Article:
In 1992, TVS lost its ITV franchise, and sadly, the rights to its programme library did not remain within the ITV Network. George Baker discovered that the series was being broadcast without proper payments being made to the actors and this page tells the story of his battle to recover repeat fees for Wexford episodes shown around the world…
22 October, 2000
George Baker, who stars as Reg Wexford in the Ruth Rendell Mysteries, is fighting to win back the fortune he says he is owed in royalties. Mr Baker, who recently celebrated his 70th birthday, realised he was not being paid a penny for repeat episodes shown around the world.
The father of five was given the all-clear after surgery for prostate cancer last year. “Now I’ve got another battle,” he said. “The Wexford films are sold all over the world, but I haven’t seen a penny in repeat fees and neither have any of the other actors. I’ve gone through all the past casts and made a list of the actors who took part in the earlier films. There are 388 involved. “For some of them it may not amount to much money, but it could make all the difference if it was the only job they did that year. As for me, if I got back all I am owed, I could probably buy Marks & Spencer.”
Mr Baker, who lives in Wiltshire with third wife and co-star Louie Ramsay, is often stopped by viewers who recognise him from watching TV across the world. “That’s how I know the shows have been sold elsewhere.”
A spokeswoman for United Drama, which now makes the Wexford films, said: “The dispute he has is not with the Wexford films we’ve produced. They were previously made by TVS, who sold them all to a company called Saban Entertainment. That’s who he’s got the discrepancy with.”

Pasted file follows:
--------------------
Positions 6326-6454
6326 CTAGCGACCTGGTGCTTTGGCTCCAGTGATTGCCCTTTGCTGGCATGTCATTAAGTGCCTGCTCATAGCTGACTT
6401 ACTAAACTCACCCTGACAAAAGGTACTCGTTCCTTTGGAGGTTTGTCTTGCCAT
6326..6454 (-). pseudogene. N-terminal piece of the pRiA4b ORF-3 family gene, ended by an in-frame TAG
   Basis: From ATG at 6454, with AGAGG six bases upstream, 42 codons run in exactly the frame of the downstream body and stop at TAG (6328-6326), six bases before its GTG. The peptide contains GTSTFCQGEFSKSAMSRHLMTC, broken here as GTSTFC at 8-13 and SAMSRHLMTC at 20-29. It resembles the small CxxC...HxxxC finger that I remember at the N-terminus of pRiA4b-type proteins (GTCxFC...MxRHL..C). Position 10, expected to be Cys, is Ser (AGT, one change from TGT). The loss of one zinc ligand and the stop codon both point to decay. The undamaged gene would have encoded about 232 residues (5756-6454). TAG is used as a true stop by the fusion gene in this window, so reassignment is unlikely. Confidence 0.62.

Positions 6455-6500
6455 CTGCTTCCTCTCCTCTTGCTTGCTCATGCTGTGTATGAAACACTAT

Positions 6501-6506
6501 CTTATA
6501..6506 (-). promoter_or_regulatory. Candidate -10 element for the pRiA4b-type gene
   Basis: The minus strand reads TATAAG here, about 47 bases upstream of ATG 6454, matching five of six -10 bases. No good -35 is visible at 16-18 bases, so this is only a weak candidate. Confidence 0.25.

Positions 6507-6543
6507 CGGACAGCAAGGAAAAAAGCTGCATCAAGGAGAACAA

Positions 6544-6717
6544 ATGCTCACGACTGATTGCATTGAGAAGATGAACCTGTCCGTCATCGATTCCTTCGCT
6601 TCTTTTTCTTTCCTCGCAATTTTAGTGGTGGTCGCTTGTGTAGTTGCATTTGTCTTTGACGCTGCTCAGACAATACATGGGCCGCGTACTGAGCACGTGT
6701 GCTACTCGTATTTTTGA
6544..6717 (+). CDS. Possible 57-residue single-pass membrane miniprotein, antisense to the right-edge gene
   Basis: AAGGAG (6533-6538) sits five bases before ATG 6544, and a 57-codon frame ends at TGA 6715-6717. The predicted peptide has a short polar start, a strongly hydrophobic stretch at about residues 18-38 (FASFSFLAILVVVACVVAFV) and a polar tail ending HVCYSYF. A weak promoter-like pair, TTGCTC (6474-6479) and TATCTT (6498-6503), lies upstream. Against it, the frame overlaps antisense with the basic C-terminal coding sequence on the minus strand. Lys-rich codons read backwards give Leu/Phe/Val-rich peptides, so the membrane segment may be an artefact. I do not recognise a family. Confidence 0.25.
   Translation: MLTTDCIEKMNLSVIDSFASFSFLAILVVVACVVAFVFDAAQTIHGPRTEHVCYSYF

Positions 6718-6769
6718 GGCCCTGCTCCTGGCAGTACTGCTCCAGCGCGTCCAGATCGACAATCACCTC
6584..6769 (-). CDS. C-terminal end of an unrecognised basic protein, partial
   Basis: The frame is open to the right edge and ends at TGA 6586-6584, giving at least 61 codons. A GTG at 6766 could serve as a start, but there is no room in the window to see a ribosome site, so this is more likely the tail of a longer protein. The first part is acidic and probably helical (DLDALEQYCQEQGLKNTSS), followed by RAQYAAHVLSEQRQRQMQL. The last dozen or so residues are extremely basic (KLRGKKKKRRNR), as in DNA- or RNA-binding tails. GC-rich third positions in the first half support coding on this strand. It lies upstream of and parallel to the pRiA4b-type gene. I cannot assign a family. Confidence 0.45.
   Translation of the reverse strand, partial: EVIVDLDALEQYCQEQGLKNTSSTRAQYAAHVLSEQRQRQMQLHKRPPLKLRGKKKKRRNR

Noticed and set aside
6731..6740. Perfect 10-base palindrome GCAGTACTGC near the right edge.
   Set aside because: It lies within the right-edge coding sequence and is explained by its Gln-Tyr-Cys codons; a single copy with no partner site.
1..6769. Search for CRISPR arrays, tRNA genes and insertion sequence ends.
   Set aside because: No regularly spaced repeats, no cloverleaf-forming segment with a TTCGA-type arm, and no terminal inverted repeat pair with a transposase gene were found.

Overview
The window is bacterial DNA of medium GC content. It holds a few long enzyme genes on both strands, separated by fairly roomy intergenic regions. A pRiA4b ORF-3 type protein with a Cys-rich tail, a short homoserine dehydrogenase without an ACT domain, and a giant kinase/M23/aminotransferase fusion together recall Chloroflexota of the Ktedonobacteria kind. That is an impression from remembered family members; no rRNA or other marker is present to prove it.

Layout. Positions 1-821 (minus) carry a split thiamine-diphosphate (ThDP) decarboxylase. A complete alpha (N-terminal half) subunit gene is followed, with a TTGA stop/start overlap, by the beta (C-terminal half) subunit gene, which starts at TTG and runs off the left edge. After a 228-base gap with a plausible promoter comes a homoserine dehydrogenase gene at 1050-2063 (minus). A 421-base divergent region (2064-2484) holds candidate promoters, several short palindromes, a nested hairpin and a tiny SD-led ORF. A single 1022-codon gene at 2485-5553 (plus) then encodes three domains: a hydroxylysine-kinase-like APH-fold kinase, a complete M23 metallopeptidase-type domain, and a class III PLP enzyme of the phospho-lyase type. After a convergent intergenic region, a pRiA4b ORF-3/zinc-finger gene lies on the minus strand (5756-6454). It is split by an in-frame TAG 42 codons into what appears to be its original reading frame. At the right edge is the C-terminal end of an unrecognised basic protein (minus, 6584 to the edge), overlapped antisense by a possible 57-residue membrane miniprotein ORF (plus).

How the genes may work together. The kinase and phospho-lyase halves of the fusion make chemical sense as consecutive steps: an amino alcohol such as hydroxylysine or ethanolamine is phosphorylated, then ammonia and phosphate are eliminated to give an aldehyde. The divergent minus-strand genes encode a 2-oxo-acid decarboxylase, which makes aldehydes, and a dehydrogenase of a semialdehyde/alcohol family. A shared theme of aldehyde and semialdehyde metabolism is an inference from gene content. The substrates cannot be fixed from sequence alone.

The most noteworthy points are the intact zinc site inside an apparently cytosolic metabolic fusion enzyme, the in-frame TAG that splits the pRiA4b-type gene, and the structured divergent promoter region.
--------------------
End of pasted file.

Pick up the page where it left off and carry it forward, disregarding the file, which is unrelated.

Real-life sleuthing of Inspector Wexford pays off as broadcaster coughs up fees: 20 March, 2001
When George Baker began to receive fan mail from as far afield as South Africa, Australia and Japan, the actor’s suspicions were aroused. True, his television role in the early 1990s as Inspector Wexford in The Ruth Rendell Mysteries had earned him a degree of domestic recognition. But finding himself a household name internationally was quite unexpected.
Employing detective skills of which his best-known part would have been proud, Mr Baker embarked on a two-year investigation and discovered that the series was being broadcast in three continents without a penny finding its way back to the show’s original cast. Now, with the help of Equity, the actors’ union, Mr Baker has solved the case, brought the guilty broadcaster to book and secured £350,000 of royalties for the 400 actors who took part in its 23-programme run.
The mystery began in Sussex when Mr Baker was surprised to be asked to pose for a photograph by a group of South African holiday makers. The plot thickened when he began to receive messages from Australia, New Zealand and Japan. Welcome as it was, the correspondence came as a surprise to Mr Baker, who assumed that Inspector Wexford was an unknown quantity to all but British viewers.
He said yesterday: “Coming out of a pub one day I saw a charabanc with a lot of South African tourists and they said, ‘Oh my God, it’s Wexy.’ Then there was a splendid load of American lady tourists, from Baltimore and Carolina and all over the States, getting on to a minibus. They said, ‘Oh my God, it’s the inspector’. The clues were irrefutable.”